The wait is over for safe births in rural Cambodia
- 22 June 2015
KRATIE PROVINCE, Cambodia – When pregnant women need emergency care in Cambodia’s rural Kratie Province, help is often out of reach. The 11,000 square km province is served by just one major highway. It is also split in half by the Mekong River, separating many from life-saving care.
“The river can be very hard to cross,” said Keang Hone, the director of Kratie Provincial Hospital, the only facility in the province equipped to deal with highly complicated births. “A boat can be difficult to find and expensive to hire, and they don’t operate at night.”
Dr. Hone added, “Women from the opposite bank might be haemorrhaging, or require an emergency C-section, but they often arrive too late. This can result in the death of the mother or baby – or both.”
The Waiting House for Pregnant Women with Complications, established in 2011 with UNFPA support, is helping to change all this. It provides boarding, monitoring and midwifery care to expectant mothers – particularly those with high-risk pregnancies – in the days or weeks leading up to delivery.
Kratie Province has Cambodia’s lowest rate of pregnant women receiving skilled care. According to the UNFPA-supported Demographic and Health Survey, conducted in 2014, only about 52 per cent of women in Kratie give birth under the care of skilled health workers, and only 46 per cent give birth in health facilities.
“From my island, it is difficult and expensive to get to the hospital,” said Net Pheak, 38, a rice farmer whose pregnancy has been deemed high-risk. “There is an unfinished bridge and a bad road, which floods during the rainy season.”
Ms. Net has already given birth to 10 children, all of them at home. During two deliveries, she experienced severe complications, and as a result those babies did not survive.
Now, Ms. Net has exceptionally high blood pressure, which health workers worry could result in life-threatening haemorrhaging during her next delivery.
“When they told me I was at-risk and needed to come to the hospital, I was nervous because I don’t have any money,” Ms. Net said, in her brightly coloured private bedroom at the waiting house. She will stay at the facility, which is on the compound of the Kratie Provincial Hospital, until after she has delivered.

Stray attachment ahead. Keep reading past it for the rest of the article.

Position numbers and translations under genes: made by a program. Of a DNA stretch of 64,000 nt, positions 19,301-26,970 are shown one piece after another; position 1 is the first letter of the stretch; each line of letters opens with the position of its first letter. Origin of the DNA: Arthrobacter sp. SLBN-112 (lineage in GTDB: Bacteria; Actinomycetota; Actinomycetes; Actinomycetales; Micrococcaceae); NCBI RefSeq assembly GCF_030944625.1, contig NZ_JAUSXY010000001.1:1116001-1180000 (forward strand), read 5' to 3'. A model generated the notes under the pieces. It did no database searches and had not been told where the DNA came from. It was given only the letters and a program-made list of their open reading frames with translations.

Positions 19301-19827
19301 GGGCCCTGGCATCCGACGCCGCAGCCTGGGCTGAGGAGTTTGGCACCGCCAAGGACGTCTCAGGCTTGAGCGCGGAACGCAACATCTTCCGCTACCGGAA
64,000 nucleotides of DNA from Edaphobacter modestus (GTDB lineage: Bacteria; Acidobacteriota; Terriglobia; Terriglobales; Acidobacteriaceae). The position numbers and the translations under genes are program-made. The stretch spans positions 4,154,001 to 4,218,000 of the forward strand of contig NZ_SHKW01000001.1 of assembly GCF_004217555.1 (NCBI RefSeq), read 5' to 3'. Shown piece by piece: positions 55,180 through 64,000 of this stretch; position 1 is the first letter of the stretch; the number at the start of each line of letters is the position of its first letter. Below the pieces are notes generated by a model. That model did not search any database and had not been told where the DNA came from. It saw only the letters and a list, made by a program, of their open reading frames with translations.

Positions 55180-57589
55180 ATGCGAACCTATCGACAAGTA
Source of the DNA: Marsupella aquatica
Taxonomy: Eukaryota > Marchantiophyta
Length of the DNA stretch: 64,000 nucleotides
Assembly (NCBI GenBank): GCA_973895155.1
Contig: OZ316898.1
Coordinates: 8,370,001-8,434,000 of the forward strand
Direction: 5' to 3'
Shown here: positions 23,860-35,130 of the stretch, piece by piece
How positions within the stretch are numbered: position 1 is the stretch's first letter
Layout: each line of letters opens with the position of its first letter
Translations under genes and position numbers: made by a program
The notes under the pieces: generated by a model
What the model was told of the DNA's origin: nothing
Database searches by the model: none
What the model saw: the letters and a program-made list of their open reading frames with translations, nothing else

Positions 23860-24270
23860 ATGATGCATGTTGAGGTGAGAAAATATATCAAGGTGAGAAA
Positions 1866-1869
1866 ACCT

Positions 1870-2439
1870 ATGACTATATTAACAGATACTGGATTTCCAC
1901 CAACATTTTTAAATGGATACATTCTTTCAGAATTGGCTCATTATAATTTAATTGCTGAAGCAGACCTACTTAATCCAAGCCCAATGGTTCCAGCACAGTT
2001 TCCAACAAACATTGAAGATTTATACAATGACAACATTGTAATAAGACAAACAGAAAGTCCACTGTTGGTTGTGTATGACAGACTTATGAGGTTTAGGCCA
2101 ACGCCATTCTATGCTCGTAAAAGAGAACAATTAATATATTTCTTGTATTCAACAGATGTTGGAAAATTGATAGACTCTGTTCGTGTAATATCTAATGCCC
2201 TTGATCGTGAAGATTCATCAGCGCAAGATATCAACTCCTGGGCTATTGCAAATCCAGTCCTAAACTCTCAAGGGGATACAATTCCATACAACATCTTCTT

“I was surprised to learn that this service is free,” she said.
“Due to the geography of the area, the waiting house is very important,” said Yan Yan Phearen, a senior midwife. “Access to midwives is important for women, from the time they are reproductive age until they reach menopause. And the waiting house allows people from remote areas to make sure this is possible.”
At-risk women can arrive well in advance of their expected delivery date. Once admitted, they receive food, medication, antenatal check-ups, and the attention of midwives – all free of charge and within walking distance of the hospital’s modern maternity ward.
Ms. Net says the presence of midwives, combined with the clean and home-like environment of the waiting house, has greatly reduced her fear of giving birth.
“Now that I am here, I recognize that these midwives are much more skilled than the birth attendants working in my village. When I faced complications during [my two] previous births, no one knew what to do, and the babies died. The midwives here make me feel safe and provide me with knowledge and treatment,” she said.
The midwives have also provided her with counselling on family planning, which will give her the ability to avoid future high-risk pregnancies and complications. Ms. Net has decided to use family planning after she delivers, and she has recommended contraceptive counselling to other members of her community.
She has also encouraged friends and loved ones to come to the waiting house when they are ready to give birth.
“I have already called my relatives to tell them to come here,” Ms. Net said. “It’s not just that it is free and comfortable, but that I feel like I am getting good care. Now my sister’s family will come here for their next baby.”